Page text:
Purse-Snatching Death Fans Dutch Debate on Intolerance By JENNIFER HAMM

Pacific News Service
Friday April 01, 2005

AMSTERDAM, Netherlands—After a 19-year-old man of Moroccan descent was run down and killed in January by a Dutch woman driver trying to recover her stolen purse, mourners blamed Immigration Minister Rita Verdonk for the death.  

Gathered at a makeshift m emorial here earlier this winter, the mourners said Verdonk’s tough immigration reforms have increased Dutch xenophobia against Muslims, spurring the woman’s violent reaction against the alleged thief.  

Yet some voices here say that it is, ironically, the famous Dutch tolerance —euthanasia, gay marriage and soft-drug use are allowed here—that may have laid the foundation for current ethnic tensions.  

“The problem is we have been tolerant of the intolerant, and now we are paying the bill,” says Bart Jan Spruyt, director of the conservative Edmund Burke Foundation in The Hague.  

In a nation of 16 million, 1 million residents are Muslim. But according to Spruyt, cultural relativism has reigned so long that there has been little, if any, push to integrate immigrants from Morocco and Turkey into Dutch society.  

As a result, he says, “Muslim immigrants...developed their own parallel society” that is not only alienated from the Dutch mainstream, but also has a “hatred of the modern West” that led, Spruyt says, to the execution-style murder of filmmaker Theo van Gogh last November.  

Van Gogh, a descendant of the painter Vincent van Gogh, was shot, stabbed and had his throat slit in Amsterdam by an alleged Islamic radical with Dutch and Moroccan citizenship.  

The murder was in apparent retribution for Van Gogh’s criticism of Islam in a film that depicted Muslim women with texts from the Koran written on their bodies. The implication was that Islam tolerates violence against women.  

A January screening of th e film was canceled due to threats, which have become commonplace and have forced several politicians to live in secret locations under constant guard.  

Among those is Geert Wilders, a member of Parliament and one of the most outspoken figures in Dutch p olitics.  

“Islam and democracy are fully incompatible,” Wilders told the Washington Post in February. “They will never be compatible—not today, and not in a million years.”  

Wilders has called for a five-year ban on all non-Western immigrants as well as the pre-emptive arrest of those considered to be Islamic radicals.  

Yassin Hartog, coordinator of Islam & Citizenship, a nonprofit that promotes active Muslim citizenship in Dutch society, says that such measures would only aggravate tensions and increase separation.  

Hartog, who is native Dutch but converted to Islam in the early 1990s, says “increased interaction” is the only solution.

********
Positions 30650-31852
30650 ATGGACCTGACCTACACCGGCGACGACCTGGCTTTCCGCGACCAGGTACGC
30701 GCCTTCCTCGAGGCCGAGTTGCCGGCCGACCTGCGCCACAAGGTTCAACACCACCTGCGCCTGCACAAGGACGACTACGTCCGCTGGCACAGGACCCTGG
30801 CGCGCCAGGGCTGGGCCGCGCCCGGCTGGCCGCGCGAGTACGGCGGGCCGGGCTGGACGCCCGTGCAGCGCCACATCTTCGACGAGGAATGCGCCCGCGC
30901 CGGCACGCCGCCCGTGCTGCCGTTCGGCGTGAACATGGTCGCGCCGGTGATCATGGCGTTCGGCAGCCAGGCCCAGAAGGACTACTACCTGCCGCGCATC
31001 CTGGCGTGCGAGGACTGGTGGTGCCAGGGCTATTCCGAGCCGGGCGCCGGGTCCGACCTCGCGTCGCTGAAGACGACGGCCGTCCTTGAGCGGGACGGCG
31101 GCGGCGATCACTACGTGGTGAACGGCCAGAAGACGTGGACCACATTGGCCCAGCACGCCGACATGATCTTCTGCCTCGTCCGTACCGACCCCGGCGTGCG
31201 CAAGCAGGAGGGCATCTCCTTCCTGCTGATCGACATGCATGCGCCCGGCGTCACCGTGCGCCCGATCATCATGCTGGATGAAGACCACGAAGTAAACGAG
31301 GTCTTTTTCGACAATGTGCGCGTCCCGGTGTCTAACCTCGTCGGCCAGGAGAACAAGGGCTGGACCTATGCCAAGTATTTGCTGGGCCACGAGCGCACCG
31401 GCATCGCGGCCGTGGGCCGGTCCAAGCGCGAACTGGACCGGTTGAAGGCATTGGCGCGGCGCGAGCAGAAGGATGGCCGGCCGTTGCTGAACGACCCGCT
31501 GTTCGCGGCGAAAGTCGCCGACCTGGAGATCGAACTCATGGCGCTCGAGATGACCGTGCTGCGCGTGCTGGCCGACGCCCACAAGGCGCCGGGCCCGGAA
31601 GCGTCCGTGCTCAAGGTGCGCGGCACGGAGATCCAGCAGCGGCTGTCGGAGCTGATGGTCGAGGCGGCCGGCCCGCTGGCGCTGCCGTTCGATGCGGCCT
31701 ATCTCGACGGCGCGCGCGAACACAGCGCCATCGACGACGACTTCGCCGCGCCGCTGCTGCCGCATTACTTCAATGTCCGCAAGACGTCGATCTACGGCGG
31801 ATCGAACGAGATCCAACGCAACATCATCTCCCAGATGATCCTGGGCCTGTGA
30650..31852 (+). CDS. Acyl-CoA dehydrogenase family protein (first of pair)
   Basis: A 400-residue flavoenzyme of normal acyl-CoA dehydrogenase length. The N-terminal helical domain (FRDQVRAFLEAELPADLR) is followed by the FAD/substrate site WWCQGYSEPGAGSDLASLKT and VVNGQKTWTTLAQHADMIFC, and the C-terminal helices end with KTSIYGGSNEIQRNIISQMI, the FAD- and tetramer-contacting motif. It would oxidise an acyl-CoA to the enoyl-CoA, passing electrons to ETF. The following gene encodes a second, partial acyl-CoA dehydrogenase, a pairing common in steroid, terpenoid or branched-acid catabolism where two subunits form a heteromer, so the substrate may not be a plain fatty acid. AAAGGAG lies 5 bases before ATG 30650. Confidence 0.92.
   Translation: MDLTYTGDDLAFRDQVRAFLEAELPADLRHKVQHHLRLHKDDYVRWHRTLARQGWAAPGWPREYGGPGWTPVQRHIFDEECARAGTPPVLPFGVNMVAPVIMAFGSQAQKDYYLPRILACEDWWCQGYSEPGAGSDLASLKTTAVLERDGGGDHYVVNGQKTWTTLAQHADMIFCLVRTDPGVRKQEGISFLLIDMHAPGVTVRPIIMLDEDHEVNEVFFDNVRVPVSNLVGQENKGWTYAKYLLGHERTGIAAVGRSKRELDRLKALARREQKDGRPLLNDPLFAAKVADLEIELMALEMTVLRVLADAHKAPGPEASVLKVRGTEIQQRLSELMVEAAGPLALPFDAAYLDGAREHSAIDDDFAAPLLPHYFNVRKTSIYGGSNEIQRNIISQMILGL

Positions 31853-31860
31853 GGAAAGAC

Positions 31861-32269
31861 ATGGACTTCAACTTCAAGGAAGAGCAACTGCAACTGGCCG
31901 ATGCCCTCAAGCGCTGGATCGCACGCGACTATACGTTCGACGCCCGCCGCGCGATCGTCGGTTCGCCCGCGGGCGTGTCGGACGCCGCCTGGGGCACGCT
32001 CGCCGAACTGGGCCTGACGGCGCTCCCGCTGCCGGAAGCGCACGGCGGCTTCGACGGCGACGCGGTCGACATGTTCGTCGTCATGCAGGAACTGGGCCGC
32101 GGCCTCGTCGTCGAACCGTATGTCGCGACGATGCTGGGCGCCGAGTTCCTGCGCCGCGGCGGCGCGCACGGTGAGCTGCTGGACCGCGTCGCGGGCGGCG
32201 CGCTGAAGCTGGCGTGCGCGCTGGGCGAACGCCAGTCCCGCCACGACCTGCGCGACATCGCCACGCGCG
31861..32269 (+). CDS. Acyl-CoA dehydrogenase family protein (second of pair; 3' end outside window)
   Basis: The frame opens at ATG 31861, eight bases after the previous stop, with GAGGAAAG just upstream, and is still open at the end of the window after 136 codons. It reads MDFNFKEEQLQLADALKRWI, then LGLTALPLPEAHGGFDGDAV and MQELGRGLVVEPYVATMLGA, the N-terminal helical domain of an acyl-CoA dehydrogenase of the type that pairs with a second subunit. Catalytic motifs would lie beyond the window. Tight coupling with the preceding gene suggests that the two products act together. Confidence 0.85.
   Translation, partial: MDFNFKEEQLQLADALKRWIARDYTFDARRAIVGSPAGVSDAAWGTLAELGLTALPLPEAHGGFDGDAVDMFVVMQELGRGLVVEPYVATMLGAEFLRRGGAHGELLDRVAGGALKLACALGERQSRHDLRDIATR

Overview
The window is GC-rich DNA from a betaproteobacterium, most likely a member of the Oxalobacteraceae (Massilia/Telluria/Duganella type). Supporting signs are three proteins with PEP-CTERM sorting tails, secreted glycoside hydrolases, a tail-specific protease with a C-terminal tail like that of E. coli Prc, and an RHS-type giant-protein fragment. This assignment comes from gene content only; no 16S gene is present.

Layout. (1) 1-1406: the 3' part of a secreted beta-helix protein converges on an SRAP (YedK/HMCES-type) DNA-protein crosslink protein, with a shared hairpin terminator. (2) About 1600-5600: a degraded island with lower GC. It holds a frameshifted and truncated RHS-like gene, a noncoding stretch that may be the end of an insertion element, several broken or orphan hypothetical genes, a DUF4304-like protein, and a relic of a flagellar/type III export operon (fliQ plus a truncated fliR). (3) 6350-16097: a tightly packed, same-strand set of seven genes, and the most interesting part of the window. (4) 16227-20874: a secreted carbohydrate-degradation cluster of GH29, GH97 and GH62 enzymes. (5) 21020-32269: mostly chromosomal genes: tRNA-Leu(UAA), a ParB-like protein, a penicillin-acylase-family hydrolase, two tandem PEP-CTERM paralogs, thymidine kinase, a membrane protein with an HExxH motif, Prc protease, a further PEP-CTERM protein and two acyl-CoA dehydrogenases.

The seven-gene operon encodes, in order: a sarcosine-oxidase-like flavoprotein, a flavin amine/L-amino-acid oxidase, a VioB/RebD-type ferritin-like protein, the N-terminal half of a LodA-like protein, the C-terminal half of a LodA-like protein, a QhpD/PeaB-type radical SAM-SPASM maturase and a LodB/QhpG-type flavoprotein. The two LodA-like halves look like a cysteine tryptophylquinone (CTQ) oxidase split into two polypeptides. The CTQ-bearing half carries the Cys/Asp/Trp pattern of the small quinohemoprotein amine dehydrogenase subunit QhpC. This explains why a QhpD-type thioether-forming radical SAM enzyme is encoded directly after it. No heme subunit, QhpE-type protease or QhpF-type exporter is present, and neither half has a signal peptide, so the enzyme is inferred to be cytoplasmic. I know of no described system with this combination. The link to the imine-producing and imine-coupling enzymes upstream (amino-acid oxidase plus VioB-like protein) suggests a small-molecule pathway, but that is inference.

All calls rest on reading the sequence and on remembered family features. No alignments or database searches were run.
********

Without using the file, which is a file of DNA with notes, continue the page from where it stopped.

“Muslims will have to move about in Dutch society more, and Dutch people will have to learn that they cannot have a one-sided debate which only serves to give Muslims a message,” he says.  

Indeed, Muslims and Dutch share core democratic values and there “is no empirical ground for an often assumed incompatibility of Islam with democratic rights and liberties in the Netherlands,” wrote Karen Phalet, a research fellow with the Utrecht-based European Research Centre on Migration and Ethnic Relations, in a report called “Muslim in the Netherlands.”  

But conservatives such as Spruyt argue that Islam prevents a division between secular and religious law.  

“That is at the heart of the matter,” Spruyt says. “You have to understand that the rules of your personal faith are not the rules of your country.”  

In the Netherlands, those rules are becoming increasingly tough on immigrants.  

Efforts are underway to require non-Western immigrants to pass an integration exam. The test would compel an estimated 14,000 annual applicants to demonstrate competency in the Dutch language as well as an understanding of societal norms, su ch as acceptance of topless sunbathing and gay marriage.  

Such initiatives are the result of a shift in the political climate in the Netherlands that started with the Sept. 11, 2001, attacks in the United States and was strengthened by the slaying of politician Pim Fortuyn.  

After the Sept. 11 attacks, Fortuyn gained popularity by declaring that “Holland is full,” referring to the nation’s status as the most densely populated country in Europe.  

He pointed the finger at Muslims, saying they were “busy conquering Western Europe” and called for a “Cold War against Islam.”  

The message resonated with many native Dutch, particularly in cities such as Rotterdam and Amsterdam where many immigrants live.  

When Fortuyn was gunned down by an animal rights activist in May 2002, the country was shocked. Nine days later, his party took second place in the national elections and was ultimately included in the centre-right coalition government that was formed.  

Still in power, the coalition pushed through nearly 100 new anti-terror measures in February. In airports and train stations, police will be allowed to search anyone at any time. Terror suspects not yet tried in a court of law can be banned from public places and from doing certain jobs, and will be requir ed to report to police regularly.  

In the meantime, the trial for the alleged killer of van Gogh is getting underway. And for the first time, Hartog notes, the defendant’s picture has been released to the public. Traditionally, defendant identities are k ept private.  

The woman driver who killed the alleged purse thief will not be charged, and her identity has not been made public.  

“In the minds of many young Moroccans,” says Hartog, “all Dutchmen are equal, but some are more equal than others.”  


Jennifer Hamm is a freelance journalist based in the Netherlands, and can be reached through her website, www.JenniferHamm.com.